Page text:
Arriving at the end of the block, another crew of Clinton volunteers — this one smaller, at perhaps half a dozen — steers the crowds rightward down 2nd Avenue, hugging the Neal Smith Federal Office Building. Halfway to the next intersection, two more of them are waiting, handing out campaign signage like fuel for the expedition, urging the caravan to continue to the end of the block.

“You’re almost there!” shouts the woman stationed at the intersection, hoisting a poster that reads, iwillvote.com. “It’s under that green awning!”

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As they cross over Court Avenue — the final geographic barrier between these Iowans and the early exercising of their constitutional rights — the green awning comes into sight. It hangs from a three-story brick building; bold against a white banner reads the green print: “One Hundred Twenty Second Ave.” This is it, the Polk County auditor’s office, where Clinton’s machine has been directing the masses for the better part of two hours. And inside, the line numbers perhaps 20. No more than 30. 

It’s a bit underwhelming. After all, this is Polk County, the Democratic epicenter of Iowa, and the Clinton campaign purposely staged its event just blocks from this location. That said, there’s a steady trickle of voters into the modest lobby, most of them rebuked by an elderly elections official for casually carrying in their newly acquired campaign signage. (They’re well within 300 feet of the building, he says, shaking his head.) They retreat temporarily to drop their accessories outside, then return, typically completing the entire process in less than 10 minutes.

Jamie Fitzgerald, Polk County’s auditor, says there’s been plenty of buildup – “We’re the first purple state that votes, so there’s lots of excitement for Day One” — and estimates that 500 to 600 people will cast votes Thursday. He says 525 ballots were cast in this office on the first day of early voting in 2012, and he expects no significant drop-off.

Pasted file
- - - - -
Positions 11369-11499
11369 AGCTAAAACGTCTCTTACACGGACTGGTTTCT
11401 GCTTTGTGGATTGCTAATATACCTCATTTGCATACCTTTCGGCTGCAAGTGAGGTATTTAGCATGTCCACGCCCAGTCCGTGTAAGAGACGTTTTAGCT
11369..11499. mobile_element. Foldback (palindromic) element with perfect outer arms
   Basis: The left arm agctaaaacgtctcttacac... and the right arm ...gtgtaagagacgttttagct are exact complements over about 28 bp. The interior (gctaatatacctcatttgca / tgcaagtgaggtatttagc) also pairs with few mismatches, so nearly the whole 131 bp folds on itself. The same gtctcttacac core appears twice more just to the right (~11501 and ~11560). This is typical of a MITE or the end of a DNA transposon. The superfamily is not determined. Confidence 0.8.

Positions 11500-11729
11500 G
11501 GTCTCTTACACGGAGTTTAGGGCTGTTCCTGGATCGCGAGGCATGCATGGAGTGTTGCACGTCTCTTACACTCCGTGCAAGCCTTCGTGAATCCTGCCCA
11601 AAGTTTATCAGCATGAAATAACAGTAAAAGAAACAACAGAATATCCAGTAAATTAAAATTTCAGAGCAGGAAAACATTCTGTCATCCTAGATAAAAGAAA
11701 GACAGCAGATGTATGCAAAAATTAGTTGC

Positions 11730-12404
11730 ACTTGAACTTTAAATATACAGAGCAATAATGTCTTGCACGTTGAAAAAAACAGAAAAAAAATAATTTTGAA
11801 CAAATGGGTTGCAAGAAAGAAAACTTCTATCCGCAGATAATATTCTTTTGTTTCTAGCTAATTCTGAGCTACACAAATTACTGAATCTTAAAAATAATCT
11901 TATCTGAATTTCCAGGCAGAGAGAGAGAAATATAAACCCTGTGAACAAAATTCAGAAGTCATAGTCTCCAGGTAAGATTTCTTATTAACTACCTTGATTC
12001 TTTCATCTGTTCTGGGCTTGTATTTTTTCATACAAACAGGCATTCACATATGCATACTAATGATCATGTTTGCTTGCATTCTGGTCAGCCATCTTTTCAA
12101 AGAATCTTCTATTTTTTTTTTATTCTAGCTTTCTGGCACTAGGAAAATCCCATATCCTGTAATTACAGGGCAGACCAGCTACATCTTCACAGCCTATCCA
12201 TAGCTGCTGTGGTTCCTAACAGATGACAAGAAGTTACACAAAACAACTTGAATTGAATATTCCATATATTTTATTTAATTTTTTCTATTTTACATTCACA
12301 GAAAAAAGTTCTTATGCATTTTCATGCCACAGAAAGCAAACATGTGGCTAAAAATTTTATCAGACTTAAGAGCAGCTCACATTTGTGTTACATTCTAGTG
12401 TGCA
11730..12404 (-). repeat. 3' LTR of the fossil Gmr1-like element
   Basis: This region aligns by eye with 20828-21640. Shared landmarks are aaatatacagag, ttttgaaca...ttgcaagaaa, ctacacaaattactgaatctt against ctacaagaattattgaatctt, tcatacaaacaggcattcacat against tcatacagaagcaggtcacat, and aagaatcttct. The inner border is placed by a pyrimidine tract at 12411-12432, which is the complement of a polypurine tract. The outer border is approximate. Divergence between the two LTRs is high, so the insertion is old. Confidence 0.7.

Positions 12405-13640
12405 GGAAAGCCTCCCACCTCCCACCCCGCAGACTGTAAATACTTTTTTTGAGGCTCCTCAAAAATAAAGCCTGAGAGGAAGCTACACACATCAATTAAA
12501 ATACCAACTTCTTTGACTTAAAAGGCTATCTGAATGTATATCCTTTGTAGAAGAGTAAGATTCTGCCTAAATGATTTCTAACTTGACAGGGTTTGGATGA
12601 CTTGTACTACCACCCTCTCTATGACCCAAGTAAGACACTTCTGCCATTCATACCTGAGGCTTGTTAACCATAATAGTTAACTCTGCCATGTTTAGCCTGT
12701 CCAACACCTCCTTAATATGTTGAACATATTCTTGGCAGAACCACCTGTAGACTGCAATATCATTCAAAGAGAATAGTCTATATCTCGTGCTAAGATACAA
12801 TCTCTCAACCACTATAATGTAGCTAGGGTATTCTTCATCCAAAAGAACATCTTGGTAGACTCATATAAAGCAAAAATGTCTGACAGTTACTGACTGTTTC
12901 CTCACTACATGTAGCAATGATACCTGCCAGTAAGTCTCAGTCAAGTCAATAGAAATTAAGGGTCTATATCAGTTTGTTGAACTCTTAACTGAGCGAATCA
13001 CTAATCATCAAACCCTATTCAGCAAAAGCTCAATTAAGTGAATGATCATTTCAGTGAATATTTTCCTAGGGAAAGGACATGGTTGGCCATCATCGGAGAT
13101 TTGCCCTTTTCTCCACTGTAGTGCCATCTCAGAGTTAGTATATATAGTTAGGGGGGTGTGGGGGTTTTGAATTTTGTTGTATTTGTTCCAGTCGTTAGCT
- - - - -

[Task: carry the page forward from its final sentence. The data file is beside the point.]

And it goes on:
The mandate is clear: Bank as many early votes as possible to build a lead before November 8.

Fitzgerald, a Democrat, does acknowledge some alarming indicators for his party. He mailed out 20,000 absentee ballots on Wednesday, “and that’s 10,000 fewer than we sent on the eve of early voting in 2012,” he says. Some of this, he believes, owes to both nominees’ waging drawn-out primaries that prevented an earlier head start on organization. But he doesn’t deny that, as of now, one party seems more energized by its nominee than the other. “There’s an enthusiasm gap,” Fitzgerald says. “But you still see people streaming in here, so who knows.”

One of them is Cathy Warner, a retired nurse from West Des Moines. She heard about Clinton’s rally from her health-care union, and once she arrived, learned of Thursday’s early-voting festivities. Warner says she had planned to vote absentee, but at the campaign’s urging, decided to take the short walk to Fitzgerald’s office.

So did her friend, Shelli Off, a 53-year-old nurse who lives in Des Moines. Off says she knew about early voting, but figured it would be a nightmare on the first day. “I thought the lines would be longer, so I just planned to do it another time,” she says. “But the line wasn’t very long.”

#related#At closing time, five o’clock in the afternoon, Fitzgerald had the tally: 526 ballots cast. Exactly one more than on the first day of early voting in 2012.

It’s mixed news for Democrats. On one hand, they’re keeping pace with Obama’s 2012 turnout and avoiding damaging headlines of a sharp decline in early voting in their strongest county. On the other hand, Obama didn’t headline a rally a few blocks from the auditor’s office on the first day of early voting four years ago.

All told, it’s hardly a blazing start for Democrats in a state where consecutive presidential elections have been won by sprinting out of the blocks.